A diet rich in fats and a fairly sedentary lifestyle have turned obesity into an epidemic of disturbing proportions – one that is on the rise in both the young and the old alike. Obesity can be a nightmare for many, more so because various other ailments like diabetes, heart problems and, yes, even cancer follow suit. So how is prostate cancer a co-conspirator in this equation? Obesity is a condition that causes several changes in the body – it interferes with hormone production and is known to suppress male hormone production. It also increases the risk of diabetes. To top it, obesity is also associated with several secondary health issues. And all of these factors can snowball into a serious risk of prostate cancer.
The BMI Link
One of the most reliable indicators of obesity is the Body Mass Index (BMI). Research shows that an increased BMI can significantly increase the risk of prostate cancer.1 In one study, when researchers covered a broad group of men already diagnosed with cancer without consideration of treatment, stage, or grade of prostate cancer, they found that most participants were white males; 60% were less than 60 years of age at diagnosis; and their mean BMI was 26.7, with 17% classified as obese. Overall, the risk of metastasis, that is, the risk of the tumor spreading to another organ, increased with BMI.2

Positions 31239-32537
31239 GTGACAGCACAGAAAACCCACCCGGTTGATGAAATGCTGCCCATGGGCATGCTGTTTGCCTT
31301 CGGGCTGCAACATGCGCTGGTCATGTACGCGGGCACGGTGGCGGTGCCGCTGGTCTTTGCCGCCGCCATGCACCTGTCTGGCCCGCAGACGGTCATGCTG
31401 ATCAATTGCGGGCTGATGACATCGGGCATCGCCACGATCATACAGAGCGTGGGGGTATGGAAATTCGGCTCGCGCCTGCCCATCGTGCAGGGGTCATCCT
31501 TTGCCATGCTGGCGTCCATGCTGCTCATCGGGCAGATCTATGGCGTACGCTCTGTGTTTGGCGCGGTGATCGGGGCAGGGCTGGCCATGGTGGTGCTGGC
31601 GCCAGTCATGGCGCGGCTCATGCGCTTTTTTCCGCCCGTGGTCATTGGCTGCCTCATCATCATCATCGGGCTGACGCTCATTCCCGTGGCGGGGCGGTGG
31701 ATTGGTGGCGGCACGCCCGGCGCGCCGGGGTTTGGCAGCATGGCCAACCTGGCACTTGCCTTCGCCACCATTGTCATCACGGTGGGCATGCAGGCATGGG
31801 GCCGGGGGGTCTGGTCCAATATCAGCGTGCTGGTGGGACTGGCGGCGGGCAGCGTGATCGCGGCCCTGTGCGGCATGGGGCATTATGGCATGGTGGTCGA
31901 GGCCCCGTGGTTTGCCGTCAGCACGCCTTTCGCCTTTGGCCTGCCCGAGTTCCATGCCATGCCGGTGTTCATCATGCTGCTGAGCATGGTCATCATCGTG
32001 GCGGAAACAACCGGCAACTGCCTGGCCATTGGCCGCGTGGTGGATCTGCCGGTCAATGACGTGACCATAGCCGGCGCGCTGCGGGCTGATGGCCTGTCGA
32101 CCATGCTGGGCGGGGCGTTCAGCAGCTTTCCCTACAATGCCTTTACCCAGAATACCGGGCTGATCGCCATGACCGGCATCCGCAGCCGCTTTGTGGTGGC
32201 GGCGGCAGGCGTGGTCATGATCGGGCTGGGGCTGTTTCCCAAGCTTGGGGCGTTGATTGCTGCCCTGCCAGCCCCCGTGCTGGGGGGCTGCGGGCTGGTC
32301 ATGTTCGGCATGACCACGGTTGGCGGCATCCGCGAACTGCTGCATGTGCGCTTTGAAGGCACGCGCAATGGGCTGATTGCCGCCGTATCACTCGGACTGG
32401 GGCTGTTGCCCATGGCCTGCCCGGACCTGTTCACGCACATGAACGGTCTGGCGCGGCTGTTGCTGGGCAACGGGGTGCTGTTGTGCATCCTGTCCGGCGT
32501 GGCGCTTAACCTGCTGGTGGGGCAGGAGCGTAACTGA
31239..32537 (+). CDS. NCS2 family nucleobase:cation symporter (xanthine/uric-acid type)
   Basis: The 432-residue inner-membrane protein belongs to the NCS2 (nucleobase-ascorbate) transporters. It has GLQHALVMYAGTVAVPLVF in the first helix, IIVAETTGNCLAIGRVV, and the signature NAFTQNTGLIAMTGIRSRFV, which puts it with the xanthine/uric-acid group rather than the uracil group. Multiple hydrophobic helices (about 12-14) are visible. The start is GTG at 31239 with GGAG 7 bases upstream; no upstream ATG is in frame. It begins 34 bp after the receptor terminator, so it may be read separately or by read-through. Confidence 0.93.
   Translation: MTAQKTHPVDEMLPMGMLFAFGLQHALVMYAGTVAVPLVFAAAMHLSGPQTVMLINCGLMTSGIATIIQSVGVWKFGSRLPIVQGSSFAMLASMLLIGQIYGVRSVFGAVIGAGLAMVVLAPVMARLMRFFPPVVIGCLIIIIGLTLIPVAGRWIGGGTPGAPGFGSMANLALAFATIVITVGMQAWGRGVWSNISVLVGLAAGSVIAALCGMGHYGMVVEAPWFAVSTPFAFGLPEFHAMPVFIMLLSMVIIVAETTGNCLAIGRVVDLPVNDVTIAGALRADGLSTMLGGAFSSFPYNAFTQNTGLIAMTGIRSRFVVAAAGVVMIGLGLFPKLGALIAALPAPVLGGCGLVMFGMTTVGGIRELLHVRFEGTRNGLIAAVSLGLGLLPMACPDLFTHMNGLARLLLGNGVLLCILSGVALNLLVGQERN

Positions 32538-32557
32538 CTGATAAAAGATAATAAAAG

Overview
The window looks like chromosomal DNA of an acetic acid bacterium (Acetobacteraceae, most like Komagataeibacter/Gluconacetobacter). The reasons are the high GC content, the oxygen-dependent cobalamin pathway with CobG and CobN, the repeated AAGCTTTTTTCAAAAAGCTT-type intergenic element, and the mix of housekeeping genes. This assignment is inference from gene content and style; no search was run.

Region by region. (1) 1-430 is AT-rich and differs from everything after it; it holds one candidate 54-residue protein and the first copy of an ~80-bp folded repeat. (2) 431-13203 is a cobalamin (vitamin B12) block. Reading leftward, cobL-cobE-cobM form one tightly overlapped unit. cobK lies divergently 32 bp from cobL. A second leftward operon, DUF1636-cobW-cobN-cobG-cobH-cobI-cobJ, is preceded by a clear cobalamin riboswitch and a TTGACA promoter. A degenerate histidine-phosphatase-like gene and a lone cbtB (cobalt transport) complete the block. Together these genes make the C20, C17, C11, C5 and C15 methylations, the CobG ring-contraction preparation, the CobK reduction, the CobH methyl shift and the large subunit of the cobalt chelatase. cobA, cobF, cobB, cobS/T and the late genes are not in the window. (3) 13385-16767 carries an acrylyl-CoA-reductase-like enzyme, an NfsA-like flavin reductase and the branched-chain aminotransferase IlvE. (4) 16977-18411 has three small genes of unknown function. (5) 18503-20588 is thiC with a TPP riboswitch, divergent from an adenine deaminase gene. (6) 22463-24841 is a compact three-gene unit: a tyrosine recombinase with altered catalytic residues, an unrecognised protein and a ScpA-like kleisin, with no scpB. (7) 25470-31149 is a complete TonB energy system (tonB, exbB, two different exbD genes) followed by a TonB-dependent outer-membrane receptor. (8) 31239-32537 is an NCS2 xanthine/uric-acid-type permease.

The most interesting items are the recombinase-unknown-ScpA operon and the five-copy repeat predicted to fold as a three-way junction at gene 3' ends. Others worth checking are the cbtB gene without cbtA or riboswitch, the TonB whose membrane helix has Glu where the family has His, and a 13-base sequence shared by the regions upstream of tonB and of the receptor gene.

The Diabetes Link
Obesity causes insulin resistance, a condition in which the body produces insulin but cannot use it. Scientists have studied the associations between prostate cancer and the polymorphisms of the insulin gene and found that it may contribute to the unique nature of prostate cancer.3
The Western Diet Link
Another important factor that influences prostate cancer is the so-called Western diet – a diet rich in saturated fat, red meat, and empty calories such as those in aerated drinks. Studies show a direct link between such a diet and the incidence of both obesity and prostate cancer.4 A diet rich in fats works in two ways – it increases the production of a growth hormone known to raise prostate cancer risk, and it hampers our ability to consume food that may actually prevent cancer.
Obesity And The Risk Of Prostate Cancer Death
If you have a family history of prostate cancer or have already developed it, being obese can actually increase the risk
|↑1||Putnam, Shannon D., James R. Cerhan, Alexander S. Parker, Gregory D. Bianchi, Robert B. Wallace, Kenneth P. Cantor, and Charles F. Lynch. “Lifestyle and anthropometric risk
|↑2||Gong, Zhihong, Ilir Agalliu, Daniel W. Lin, Janet L. Stanford, and Alan R. Kristal. “Obesity is associated with increased risks of prostate cancer metastasis and death after initial cancer diagnosis in middle‐aged men.” Cancer 109, no. 6 (2007): 1192-1202.|
|↑3||Ho, G. Y. F., A. Melman,
|↑4||Freedland, Stephen J., and William J. Aronson. “Examining the relationship between obesity and prostate cancer.” Reviews in urology 6, no. 2 (2004): 73.|
|↑5||Diet, Nutrition, Physical Activity, and Prostate Cancer, American Institute for Cancer Research.|
|↑6||Freedland, Stephen J., and Alan W. Partin. “Obesity and prostate cancer detection and progression.” Reviews in urology 6, no. 4 (2004): 214.|
|↑7||Obesity and Cancer Risk, National Cancer Institute.|